Many at the university, in fact, were keen to get their hands on the seditious publications and distribute them to like-minded friends unaware that they were only spreading the net of those to be arrested.

The operation went haywire, says the officer, when Mr Oyugi formed a parallel intelligence system, which deployed �special district officers� across the country to report directly to him.

The net had by then spread from academia to include lawyers, journalists, politicians and businessmen. The targets would be held incommunicado for two to four weeks and tortured at Nyayo House.

On being brought to court� they were ready to confess to anything. The court appearances were invariably early in the morning or late in the evening, outside normal working hours.

Made judges

The unrepresented suspects would always be dragged before a succession of Nairobi chief magistrates who would soon after be made judges.


The prosecution would be conducted by deputy public prosecutor Bernard Chunga, later to become chief justice, while always hovering in the background would be the dreaded intelligence officer James Opiyo of the Nyayo House torture chambers.



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Posted by African Press International on June 3, 2008

Publisher: Korir,

  • The circumstances leadingto API’s interview with Mr Felicien Kabuga

Flicien Kabuga<Mr Flicien Kabuga

Many media outlets and other institutions have treated our story on Kabuga and his presence in Norway at the time of interview with caution. It is not difficult to understand why many find it difficult to see the real picture in allthat has happened, the fact that APImet Mr Kabuga and even managed to secure an interview. Mr Kabugatravelled to Sweden in an effort to meet an elderly Sudanese man who isrefugee in that country. While in that country, he discovered that the man he was looking for was not there. He managed, one way or another, to get information that a South Sudanese delegation led by the South Sudan President Salva Kiir was going to be in Norway for a conference.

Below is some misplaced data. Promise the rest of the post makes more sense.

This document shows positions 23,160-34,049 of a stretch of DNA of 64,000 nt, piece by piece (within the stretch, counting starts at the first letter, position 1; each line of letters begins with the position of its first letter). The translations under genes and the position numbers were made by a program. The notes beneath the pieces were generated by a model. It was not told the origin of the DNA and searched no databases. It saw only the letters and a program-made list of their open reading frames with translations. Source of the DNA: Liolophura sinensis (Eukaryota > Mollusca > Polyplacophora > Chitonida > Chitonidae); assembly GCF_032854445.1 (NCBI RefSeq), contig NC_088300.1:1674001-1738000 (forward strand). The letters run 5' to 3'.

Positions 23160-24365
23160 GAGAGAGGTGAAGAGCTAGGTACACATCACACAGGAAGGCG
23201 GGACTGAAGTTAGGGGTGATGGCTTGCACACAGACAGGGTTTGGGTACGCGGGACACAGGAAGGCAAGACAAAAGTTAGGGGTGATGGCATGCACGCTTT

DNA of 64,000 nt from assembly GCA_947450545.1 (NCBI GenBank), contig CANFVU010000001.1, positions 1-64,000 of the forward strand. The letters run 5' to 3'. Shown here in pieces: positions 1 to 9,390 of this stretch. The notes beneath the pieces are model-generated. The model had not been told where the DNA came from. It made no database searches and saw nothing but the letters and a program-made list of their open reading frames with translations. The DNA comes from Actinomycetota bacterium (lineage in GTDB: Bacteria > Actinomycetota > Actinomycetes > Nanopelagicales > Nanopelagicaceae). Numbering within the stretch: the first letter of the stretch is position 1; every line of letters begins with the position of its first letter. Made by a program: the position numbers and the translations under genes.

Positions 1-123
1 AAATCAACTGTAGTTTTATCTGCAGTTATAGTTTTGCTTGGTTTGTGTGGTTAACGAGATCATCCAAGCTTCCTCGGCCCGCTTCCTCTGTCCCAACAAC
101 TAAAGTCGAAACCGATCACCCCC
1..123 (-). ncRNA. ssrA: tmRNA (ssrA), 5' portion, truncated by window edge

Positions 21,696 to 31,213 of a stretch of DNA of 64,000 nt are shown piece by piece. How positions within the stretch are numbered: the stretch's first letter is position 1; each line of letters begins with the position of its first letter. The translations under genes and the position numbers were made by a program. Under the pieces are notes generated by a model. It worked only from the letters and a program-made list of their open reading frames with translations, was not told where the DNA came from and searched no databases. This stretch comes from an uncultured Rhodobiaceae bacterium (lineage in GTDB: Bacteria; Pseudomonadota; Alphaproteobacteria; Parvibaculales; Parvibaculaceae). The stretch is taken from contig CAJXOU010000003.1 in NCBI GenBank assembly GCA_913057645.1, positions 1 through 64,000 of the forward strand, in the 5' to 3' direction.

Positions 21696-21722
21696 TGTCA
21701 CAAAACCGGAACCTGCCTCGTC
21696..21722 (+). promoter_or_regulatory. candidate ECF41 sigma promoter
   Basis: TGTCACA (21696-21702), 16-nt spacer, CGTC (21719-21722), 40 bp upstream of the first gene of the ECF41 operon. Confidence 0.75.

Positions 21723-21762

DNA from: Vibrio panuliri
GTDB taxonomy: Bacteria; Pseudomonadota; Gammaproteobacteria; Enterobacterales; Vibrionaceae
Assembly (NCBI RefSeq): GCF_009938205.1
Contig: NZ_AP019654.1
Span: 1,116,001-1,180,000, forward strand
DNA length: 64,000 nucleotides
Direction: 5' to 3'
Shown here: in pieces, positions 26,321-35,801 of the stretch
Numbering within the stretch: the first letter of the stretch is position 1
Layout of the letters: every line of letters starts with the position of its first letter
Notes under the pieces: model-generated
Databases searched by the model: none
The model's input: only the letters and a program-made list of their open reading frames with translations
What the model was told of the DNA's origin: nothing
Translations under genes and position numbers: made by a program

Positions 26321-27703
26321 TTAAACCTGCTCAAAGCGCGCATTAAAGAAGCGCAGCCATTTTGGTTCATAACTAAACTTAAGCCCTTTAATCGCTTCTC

It was at that time Mr Kabuga chose to travel to Oslo hoping the old man he was looking for in Sweden had found his way to Norway to meet his colleagues from South Sudan.

As things turned out, the Sudanese old man was not in Norway but had travelled to South Sudan. Those close to Kabuga, who met him in Norway, directed him to API’s Chief Editor who happens to be a friend to the Sudanese old man. After discussions on what Mr Kabuga wanted, the parties agreed on an interview on condition, API assisted Kabuga to connect with the Sudanese old man and another man of Ugandan origin now resident in the UK, so that the two men may initiate talks with the Rwanda Government for the purposes of reaching an agreement on a conditional surrender. Both men are close contacts of API’s Chief Editor.

  • ICTR and the Rwanda government among those who doubt the story

API has noted that several media outlets have focused on the behaviour of the ICTR and the Rwanda government on how they have reacted to the story. As a media outlet, API does not go around distributing prove to institutions in order that those who read API articles may believe what is being written.

The Rwanda government and the ICTR has the opportunity to get in touch with API and find out the truth. The Rwanda government could have been satisfied if the Minister for Justice had taken contact and received the document that is supposed to be handed over to him in an effort to find ways and means to start talking.